For Cheslin Kolbe to not yet be a Bok is a reflection of the chaotic state of Coetzee’s team. Photo: NIC BOTHMA/EPA

Cape Town – One of Cheslin Kolbe’s most devastating pieces of rugby magic wasn’t even on TV.

It was a chilly Saturday afternoon in May 2013 at Newlands, and a few thousand (if that) diehard WesternProvince supporters were in the stands for a Vodacom Cup quarter-final against Griquas.

Kolbe had just been lifted dangerously off the ground before halftime, and the Griquas No 8 Leon Karemaker was lucky to get a yellow and not a straight red.

The WP fullback got up and dusted himself off, like he always does, and came back after the break to score one of the finest tries at the old ground.

Yes, it was only the Vodacom Cup, but those who were present will tell you how Kolbe received a clearing kick from Griquas close to the touchline near the halfway line, and proceeded to weave his way past a number of defenders with some dazzling footwork to score his second try of the match.

It led to WP coach John Dobson hauling out his one of his famous lines: “We’ve been talking about him all season, and if you were a trader on the Stock Exchange, you’d buy shares in Cheslin Kolbe, and you will become very wealthy.”

Unfortunately those “shares” haven’t paid out the dividends that it should have for South African rugby, and that is an indictment on the way the game is run in this country, and on Springbok coach Allister Coetzee and his predecessor Heyneke Meyer.

For Kolbe to not yet be a Bok is a reflection of the chaotic state of Coetzee’s team. He tried almost everyone at fullback – Willie le Roux, Patrick Lambie and Johan Goosen, with the latter two not even specialists at No 15.

Yet he couldn’t give Kolbe a go.

To almost exacerbate the situation, Coetzee picked Kolbe in the Bok squad for the Barbarians end-of-year tour opener, only to send him back to Cape Town without making the match-23!

Jesse Kriel was chosen at fullback and a wing in Ruan Combrinck was the back-up on the bench.

That must’ve been the last straw, and understandably so, for Kolbe as he was soon linked with a move to French club Toulouse, which has now become a reality.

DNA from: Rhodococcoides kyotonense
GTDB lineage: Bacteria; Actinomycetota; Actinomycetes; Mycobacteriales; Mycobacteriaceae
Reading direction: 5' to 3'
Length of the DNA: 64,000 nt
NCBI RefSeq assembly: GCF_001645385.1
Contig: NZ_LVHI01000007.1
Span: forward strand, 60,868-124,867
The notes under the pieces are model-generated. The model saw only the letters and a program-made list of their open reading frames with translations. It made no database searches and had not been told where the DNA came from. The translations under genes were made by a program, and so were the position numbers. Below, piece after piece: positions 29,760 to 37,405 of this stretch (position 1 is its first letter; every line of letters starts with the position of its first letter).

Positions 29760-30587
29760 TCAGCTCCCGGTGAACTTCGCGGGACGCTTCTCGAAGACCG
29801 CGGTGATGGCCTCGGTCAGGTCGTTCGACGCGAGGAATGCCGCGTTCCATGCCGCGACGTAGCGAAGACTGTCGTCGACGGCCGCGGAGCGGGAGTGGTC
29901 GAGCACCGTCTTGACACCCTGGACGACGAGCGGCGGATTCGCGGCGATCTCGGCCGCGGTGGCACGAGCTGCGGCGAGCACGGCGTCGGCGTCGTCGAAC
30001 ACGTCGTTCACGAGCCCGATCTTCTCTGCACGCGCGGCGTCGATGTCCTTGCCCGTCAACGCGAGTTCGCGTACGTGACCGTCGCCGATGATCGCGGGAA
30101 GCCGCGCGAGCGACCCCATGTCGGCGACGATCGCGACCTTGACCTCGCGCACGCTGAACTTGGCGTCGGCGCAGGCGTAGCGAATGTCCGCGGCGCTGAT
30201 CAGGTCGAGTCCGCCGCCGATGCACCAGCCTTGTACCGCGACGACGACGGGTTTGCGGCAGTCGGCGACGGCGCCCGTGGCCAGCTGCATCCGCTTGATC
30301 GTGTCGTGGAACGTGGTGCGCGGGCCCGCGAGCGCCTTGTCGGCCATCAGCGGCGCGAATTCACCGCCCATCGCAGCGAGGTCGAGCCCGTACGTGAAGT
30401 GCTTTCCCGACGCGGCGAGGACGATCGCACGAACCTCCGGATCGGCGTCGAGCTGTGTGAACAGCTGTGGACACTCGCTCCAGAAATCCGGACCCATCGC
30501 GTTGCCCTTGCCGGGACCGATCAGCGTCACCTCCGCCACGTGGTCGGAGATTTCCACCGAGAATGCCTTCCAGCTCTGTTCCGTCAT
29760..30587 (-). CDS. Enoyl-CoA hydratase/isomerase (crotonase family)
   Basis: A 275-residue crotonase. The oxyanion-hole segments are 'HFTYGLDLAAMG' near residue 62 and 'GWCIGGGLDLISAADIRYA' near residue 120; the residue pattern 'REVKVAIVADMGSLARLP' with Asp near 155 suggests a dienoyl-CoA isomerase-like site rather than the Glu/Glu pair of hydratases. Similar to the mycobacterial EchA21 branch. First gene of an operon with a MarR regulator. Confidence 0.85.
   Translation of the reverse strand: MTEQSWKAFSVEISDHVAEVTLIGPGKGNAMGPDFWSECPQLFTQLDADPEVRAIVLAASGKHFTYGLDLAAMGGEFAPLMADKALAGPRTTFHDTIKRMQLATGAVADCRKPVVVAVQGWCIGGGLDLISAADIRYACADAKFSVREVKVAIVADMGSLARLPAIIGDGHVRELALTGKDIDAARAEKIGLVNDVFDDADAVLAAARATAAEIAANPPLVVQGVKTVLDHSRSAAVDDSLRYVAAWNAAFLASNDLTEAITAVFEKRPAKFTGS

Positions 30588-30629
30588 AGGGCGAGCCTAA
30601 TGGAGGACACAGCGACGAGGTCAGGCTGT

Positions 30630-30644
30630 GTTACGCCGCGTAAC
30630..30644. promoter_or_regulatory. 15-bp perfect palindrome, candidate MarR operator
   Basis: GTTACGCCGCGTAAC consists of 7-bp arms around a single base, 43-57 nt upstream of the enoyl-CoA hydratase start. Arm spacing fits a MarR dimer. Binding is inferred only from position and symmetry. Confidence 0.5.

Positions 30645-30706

Coetzee’s size-obsessed mentality has robbed the South African public of seeing someone who could’ve reignited a lacklustre Springbok backline in 2017.

For the last few years of his Stormers tenure, Coetzee reined in Kolbe’s natural instincts to attack with ball-in-hand.

Where he would normally have the Newlands faithful hold their breath in anticipation, Kolbe just punted the ball downfield as per his coach’s instructions, and it turned into a nightmare that gleefully ended upon the conclusion of the 2015 Super Rugby season.

We’ll never truly know the extent of the effect that negative style of play had on Kolbe, but the “thrill machine” from Brackenfell was far from his best in 2016 as well – having also had to concentrate on sevens rugby due to the Rio Olympics.

Still just 23, Kolbe could’ve and should’ve been a Test star by now. But that dream is in jeopardy after his move to Toulouse, probably after Super Rugby, as Coetzee and SA Rugby have already spoken about picking fewer overseas-based players going forward.

It’s a sad day to see Kolbe having to move to France to be recognised on the global scene – much like his mentor Gio Aplon, who extended his deal at Grenoble by another three years recently.

South African rugby has failed Kolbe, and Aplon for that matter. The quicker the size “discrimination” is rooted out of our game, the better. Game-breakers such as Kolbe and Aplon are not too small to play Test rugby. They’ve proven that over and over again.

But who knows, there is still a full Super Rugby season ahead. Maybe Kolbe can still convince Coetzee that he is worthy of wearing the Springbok jersey. Don’t bet on it, though…

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